So what is ‘natural ventilation’? How does it differ from mechanical ventilation? And who cares, why does it matter?! These are all sensible questions and important to consider if one is designing a new building or embarking on a refurbishment programme for an existing structure.
Natural ventilation is the ventilation of a room or building where wind and/or buoyancy provide the primary driving force for the facility’s air flow circulation. This is fundamentally different from a mechanical ventilation system where a fan provides the motive force for the air flow; these systems typically have zero or negligible air flow when the fans are not operating. The main difference between these two systems is that energy is required to drive the air flow with a mechanical ventilation scheme whereas no energy is needed in a natural ventilation scheme. At first glance one might therefore conclude that a natural ventilation system is preferred. However, there are other important factors to consider.
In addition to the fan power savings, the capital cost of natural ventilation systems is invariably lower than mechanical ventilation. It certainly is if the natural ventilation ‘system’ being contemplated just involves manually opening windows! There are other savings too though; if a central plant is being considered for a mechanical ventilation system, then this plant needs to be located somewhere and there are costs associated with the provision of this space.
Also, much less maintenance is needed for the upkeep of a natural ventilation system. It appears that the benefits of natural ventilation are obvious and that it would be foolish not to critically assess regular queries. When natural ventilation might not be suitable must also be considered.
Firstly, what if there is no wind and no temperature difference between the interior and exterior of a building? There are indeed instances when there is no wind and the only natural force available is from buoyancy. Theoretically, it is possible for the interior temperature to equal the exterior. However, if the space is occupied then there is a heat gain in the space of at least 65W/person. This in turn will result in the interior air being heated, which creates a difference in temperature. So, a buoyancy force will arise which will then ensure the necessary airflows can be achieved.
The second concern regarding cold weather is really important, and one which we think
has been ignored by natural ventilation proponents for too long. The fact of the matter is that if cold air is introduced directly onto people, it is unpleasant. No-one likes a cold draught in winter. The solution with natural ventilation systems has been to pre-heat the air with a radiator or the like, or to rely on the fact that people will close the vent/window resulting in inadequate ventilation!. There is a deep issue here. If the increase in heating from a natural ventilation system over the course of a winter season – which is necessary to cure a cold draught – is more than the fan power needed by a mechanical ventilation system, we would advocate the use of mechanical ventilation in colder weather rather than natural ventilation. The net result of detailed analysis shows that for typical non-domestic buildings in the UK, a natural ventilation system is a significantly lower energy option but only if the incoming cold air is pre-mixed with warm room air. If pre-mixing is not used, then it is actually preferable to install a local mechanical ventilation heat recovery (MVHR) unit for winter use.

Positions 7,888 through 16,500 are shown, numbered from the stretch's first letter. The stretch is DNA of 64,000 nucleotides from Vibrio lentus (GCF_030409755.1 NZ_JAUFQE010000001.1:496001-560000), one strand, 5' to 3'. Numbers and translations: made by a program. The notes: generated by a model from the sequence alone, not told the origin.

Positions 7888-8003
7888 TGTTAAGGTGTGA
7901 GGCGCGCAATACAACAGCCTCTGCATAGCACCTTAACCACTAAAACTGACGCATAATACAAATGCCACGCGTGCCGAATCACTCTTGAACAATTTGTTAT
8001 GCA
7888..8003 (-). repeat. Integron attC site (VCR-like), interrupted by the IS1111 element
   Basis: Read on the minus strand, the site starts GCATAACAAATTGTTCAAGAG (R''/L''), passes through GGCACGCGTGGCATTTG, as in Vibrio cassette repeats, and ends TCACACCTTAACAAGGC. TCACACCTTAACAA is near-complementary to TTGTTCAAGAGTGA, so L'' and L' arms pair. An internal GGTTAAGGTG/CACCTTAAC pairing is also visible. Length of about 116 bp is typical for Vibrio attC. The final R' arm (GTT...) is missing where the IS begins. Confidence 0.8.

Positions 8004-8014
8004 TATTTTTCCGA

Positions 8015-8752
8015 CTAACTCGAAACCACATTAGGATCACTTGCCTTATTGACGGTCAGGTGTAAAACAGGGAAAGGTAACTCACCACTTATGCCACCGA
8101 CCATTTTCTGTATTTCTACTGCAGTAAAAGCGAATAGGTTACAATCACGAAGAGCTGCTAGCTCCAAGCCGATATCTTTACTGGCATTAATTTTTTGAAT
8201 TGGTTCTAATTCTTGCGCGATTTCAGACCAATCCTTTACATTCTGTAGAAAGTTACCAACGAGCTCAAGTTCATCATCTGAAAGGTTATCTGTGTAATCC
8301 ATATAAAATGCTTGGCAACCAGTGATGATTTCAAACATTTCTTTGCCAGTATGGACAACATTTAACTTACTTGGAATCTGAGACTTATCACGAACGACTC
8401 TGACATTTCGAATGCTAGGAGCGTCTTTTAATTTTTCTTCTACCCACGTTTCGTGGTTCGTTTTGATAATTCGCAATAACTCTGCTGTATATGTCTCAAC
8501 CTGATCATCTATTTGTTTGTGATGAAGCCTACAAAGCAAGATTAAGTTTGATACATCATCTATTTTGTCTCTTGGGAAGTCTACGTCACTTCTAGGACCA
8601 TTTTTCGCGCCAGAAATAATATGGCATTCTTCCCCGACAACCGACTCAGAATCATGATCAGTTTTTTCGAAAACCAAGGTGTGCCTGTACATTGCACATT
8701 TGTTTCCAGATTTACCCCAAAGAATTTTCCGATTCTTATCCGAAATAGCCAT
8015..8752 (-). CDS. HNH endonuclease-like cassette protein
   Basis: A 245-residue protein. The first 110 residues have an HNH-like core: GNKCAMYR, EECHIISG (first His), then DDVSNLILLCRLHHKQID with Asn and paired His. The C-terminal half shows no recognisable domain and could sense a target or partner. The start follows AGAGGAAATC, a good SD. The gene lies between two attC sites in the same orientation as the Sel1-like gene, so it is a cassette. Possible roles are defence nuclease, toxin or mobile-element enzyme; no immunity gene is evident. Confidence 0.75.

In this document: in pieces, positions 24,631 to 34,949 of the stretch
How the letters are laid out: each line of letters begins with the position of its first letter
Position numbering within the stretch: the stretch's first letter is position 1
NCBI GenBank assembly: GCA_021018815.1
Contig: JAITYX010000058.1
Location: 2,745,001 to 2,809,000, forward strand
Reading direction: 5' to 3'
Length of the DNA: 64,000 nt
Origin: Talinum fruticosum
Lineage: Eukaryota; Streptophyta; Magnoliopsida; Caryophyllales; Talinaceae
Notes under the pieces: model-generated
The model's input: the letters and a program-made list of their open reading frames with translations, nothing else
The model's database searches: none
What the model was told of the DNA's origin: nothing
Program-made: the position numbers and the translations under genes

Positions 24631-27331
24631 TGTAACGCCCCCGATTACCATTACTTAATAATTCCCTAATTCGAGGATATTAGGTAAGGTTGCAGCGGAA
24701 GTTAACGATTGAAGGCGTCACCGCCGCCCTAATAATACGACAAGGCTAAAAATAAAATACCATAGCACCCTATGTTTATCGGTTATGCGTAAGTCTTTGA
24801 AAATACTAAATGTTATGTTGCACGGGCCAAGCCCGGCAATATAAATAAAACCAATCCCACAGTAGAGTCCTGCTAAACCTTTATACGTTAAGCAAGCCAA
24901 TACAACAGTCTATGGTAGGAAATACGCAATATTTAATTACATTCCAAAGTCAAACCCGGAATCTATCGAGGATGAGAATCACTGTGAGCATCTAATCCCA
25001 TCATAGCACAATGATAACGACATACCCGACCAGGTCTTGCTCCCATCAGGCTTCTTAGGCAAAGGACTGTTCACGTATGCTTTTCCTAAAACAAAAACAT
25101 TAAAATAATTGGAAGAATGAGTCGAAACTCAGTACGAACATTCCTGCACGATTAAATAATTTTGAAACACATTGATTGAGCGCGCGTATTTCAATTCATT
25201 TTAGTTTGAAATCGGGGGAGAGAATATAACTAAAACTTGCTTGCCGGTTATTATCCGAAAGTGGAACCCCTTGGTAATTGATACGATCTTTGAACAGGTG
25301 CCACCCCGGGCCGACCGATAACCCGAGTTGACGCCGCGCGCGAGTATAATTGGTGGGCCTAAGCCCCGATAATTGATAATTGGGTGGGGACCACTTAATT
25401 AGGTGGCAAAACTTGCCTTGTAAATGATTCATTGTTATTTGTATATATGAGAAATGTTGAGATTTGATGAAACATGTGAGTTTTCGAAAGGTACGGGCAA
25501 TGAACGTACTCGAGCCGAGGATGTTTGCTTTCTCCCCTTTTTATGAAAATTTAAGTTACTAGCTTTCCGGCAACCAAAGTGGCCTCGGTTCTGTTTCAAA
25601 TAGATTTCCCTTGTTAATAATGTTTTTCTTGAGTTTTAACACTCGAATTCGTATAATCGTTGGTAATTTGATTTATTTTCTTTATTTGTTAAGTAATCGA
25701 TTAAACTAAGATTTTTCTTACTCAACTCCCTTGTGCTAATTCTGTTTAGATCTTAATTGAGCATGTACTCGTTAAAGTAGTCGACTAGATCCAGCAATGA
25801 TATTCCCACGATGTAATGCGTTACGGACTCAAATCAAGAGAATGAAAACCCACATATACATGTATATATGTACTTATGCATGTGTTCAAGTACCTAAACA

Finally, let’s examine the final question about hot weather. When it is hot outside during the day, it is invariably much colder at night. If a natural ventilation system is designed in conjunction with a thermally massive building, then by night-cooling a building it is possible to create a situation where the rate of absorption of heat by the building is greater than the rate of heat generation by people, IT, lights etc. This results in the internal temperature being lower than the external temperature. Under these conditions the rate of air supply to the occupied zone should be set to the minimum level required to ensure sufficient air quality. Once the thermal mass has been heated up over the day so that the rate of heat absorption is no longer greater than the rate of heat generation, one should then change the ventilation strategy and throw open all the windows – the point at which this typically occurs is the late afternoon, once the external temperature has started to fall, and so leads to very comfortable conditions throughout the day.
So, natural ventilation is a lot more than just opening windows. This method is fine if you are only concerned about temperate weather conditions, such as late Spring or early Autumn. However, a more controlled system which involves a change in strategy over the course of the year and even over the course of a day is more helpful.